But for all the years of battling cannabis they are no closer to eradicating it from our shores. You have to wonder why they bother…then again this is the same people who say having a pistol grip on a rifle is bad…for no reason whatsoever and no scientific proof that having a pistol grip makes the owner of a rifle a homicidal maniac.

Still they are opposed to legalisation of cannabis and the sole basis for coming to this conclusions is that 5 people last year removed themselves from the gene pool by driving drugged.

Police say they do not support the decriminalisation of natural cannabis despite calls by Auckland’s Deputy Mayor that it’s safer than banned synthetic versions.

Penny Hulse said it was time New Zealanders discussed the decriminalisation of cannabis, much as they had had discussions on prostitution and same-sex marriage.

But a police national headquarters spokesman said there was no political will for decriminalisation and their stance on the issue was clear.

“Police do not support the decriminalisation of cannabis.”

[…] ¬†¬† Read more »

Why are the centre/right letting Len Brown get away with it

C&R, which is the old Citizens and Ratepayers in drag, have really dropped the ball on holding dodgy rooting ratbag Len Brown to account.

Insiders at C&R say that the position is that Len should be allowed to get on with being mayor, rather than putting him under more pressure for his shamelessness.

The soft option was taken when Len was forced to pay on $40,000 of the legal fees.

“The group’s chairwoman, Christine Fletcher, says there has¬†been a “full and final agreement” that he will contribute¬†$40,000, in addition to paying $20,000 for his own legal
costs, which are separate to the $250,000 cost of the review.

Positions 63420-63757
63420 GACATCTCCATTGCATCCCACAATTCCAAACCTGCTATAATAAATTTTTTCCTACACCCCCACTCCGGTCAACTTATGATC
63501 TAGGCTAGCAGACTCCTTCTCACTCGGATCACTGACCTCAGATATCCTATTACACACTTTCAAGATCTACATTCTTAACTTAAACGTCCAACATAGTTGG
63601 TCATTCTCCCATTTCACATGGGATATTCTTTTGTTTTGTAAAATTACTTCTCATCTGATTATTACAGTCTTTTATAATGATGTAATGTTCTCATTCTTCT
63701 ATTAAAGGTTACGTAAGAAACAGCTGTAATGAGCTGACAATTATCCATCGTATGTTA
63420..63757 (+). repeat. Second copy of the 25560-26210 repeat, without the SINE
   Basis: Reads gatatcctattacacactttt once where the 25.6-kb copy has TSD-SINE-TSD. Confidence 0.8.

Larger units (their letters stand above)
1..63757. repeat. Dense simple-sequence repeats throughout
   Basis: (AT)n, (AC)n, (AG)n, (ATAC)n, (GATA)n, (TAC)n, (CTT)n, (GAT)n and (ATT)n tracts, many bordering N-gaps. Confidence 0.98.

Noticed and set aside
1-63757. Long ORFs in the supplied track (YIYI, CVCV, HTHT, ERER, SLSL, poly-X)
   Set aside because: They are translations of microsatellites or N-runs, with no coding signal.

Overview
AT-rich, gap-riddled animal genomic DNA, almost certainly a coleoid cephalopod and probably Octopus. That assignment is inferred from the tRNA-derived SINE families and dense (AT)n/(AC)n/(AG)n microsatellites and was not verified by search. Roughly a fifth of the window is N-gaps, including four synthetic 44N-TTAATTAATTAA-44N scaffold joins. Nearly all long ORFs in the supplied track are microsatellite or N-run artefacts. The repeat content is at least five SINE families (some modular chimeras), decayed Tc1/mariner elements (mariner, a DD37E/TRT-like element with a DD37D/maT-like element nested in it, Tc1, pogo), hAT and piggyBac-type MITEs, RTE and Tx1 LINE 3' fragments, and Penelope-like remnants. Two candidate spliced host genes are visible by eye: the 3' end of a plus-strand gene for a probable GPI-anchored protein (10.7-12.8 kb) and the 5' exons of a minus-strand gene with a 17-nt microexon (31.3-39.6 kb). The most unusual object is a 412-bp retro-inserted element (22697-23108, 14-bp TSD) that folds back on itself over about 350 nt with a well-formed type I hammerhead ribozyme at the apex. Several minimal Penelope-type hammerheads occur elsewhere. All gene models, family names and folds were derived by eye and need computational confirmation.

The group also included Dick Quax, one of Mr Brown’s¬†staunchest opponents, along with Deputy Mayor Penny Hulse,¬†George Wood and Penny Webster.”¬† Read more »

Has Len Brown never heard of the LGOIMA?

Len Brown is fighting to keep his deal with councillors over repayment secret. He has got bad news coming down the line if he thinks he can do that.

Bernard Orsman reports:

Expectations are rising for a settlement by Auckland Mayor Len Brown towards the $100,000-plus cost of a review into his extramarital affair to be made public.

Three of the five councillors negotiating a settlement – Chris Fletcher, George Wood and Dick Quax – believe it is the wish of the group to make the settlement public.

Deputy Mayor Penny Hulse and Penny Webster, the other two on the negotiating group, are staying quiet.

Mr Brown told the Herald last week that when councillors set up a group last month to enter into binding negotiations, the resolution was the settlement would be confidential.

He can’t hide, there is a little problem for Len Brown called the¬†Local Government Official Information and Meetings Act and it will most definitely apply to the meetings of 5 councillors and him settling a repayment. They made it council business.¬† Read more »